Eleanor Roosevelt, Up Close
Presumably, Bill Clinton was joking when he said his wife had communed on a regular basis with Eleanor Roosevelt during his presidency. But Phillippa Ewing would not be too surprised if Hillary Rodham Clinton had just such a connection.
“To me that’s not abnormal at all,” said Ms. Ewing, a consultant at the Roosevelt-Vanderbilt National Historic Sites in Hyde Park who led a recent tour. “In fact, Eleanor speaks to me frequently. This was a powerful, powerful example of a life.”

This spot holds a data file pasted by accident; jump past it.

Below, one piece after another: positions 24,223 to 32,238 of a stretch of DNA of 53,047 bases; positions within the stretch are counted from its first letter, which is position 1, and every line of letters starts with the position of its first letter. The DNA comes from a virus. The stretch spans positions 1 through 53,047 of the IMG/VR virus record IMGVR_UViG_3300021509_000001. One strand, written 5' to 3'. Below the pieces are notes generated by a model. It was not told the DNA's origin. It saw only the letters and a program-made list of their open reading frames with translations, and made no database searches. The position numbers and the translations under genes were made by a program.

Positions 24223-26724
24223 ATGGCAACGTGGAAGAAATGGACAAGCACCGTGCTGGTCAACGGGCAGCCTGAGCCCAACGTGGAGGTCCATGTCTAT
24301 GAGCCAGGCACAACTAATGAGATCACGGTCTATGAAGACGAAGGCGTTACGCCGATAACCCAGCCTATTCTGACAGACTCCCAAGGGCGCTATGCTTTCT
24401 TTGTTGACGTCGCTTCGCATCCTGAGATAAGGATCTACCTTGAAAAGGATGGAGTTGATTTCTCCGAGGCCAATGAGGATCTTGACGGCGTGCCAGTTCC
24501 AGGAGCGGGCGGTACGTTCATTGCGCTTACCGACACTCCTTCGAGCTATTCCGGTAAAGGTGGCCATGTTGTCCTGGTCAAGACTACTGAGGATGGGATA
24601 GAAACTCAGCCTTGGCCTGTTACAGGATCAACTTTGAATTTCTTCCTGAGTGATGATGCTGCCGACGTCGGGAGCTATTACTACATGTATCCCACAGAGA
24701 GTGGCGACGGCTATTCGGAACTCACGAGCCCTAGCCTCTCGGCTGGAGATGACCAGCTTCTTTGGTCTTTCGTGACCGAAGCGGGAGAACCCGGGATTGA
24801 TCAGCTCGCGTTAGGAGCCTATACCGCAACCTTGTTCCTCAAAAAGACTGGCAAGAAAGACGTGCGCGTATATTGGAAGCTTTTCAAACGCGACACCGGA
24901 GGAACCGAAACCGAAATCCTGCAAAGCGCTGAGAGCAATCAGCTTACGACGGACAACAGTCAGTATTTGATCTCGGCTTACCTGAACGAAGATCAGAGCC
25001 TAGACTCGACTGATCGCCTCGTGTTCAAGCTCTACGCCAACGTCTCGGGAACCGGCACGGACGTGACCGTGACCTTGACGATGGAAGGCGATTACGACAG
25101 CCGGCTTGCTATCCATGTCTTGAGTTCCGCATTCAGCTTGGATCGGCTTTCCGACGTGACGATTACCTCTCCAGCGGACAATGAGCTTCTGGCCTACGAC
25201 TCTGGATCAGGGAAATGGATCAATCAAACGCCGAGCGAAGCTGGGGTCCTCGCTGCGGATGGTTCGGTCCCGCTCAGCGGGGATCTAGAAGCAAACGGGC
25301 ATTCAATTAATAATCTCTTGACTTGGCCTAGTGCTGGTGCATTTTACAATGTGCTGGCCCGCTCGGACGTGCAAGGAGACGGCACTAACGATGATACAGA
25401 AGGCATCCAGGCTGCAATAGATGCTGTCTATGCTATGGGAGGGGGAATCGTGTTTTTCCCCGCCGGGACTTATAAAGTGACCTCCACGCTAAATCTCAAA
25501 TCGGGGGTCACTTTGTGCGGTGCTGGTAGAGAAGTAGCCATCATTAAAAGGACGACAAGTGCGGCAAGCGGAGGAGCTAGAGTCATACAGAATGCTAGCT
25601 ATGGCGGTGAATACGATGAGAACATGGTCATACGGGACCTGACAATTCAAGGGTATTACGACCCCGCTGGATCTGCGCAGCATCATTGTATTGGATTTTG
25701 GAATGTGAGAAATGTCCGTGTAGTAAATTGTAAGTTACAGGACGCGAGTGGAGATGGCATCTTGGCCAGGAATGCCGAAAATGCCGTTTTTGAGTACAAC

Though she never held elected office, the wife of President Franklin Delano Roosevelt is widely considered to be the most influential first lady ever. Joan Hoff, a presidential historian, in a letter to The New York Times in 1996, went so far as to say that “largely because her husband was disabled, Mrs. Roosevelt acted in effect as his vice president, representing him all over the country.”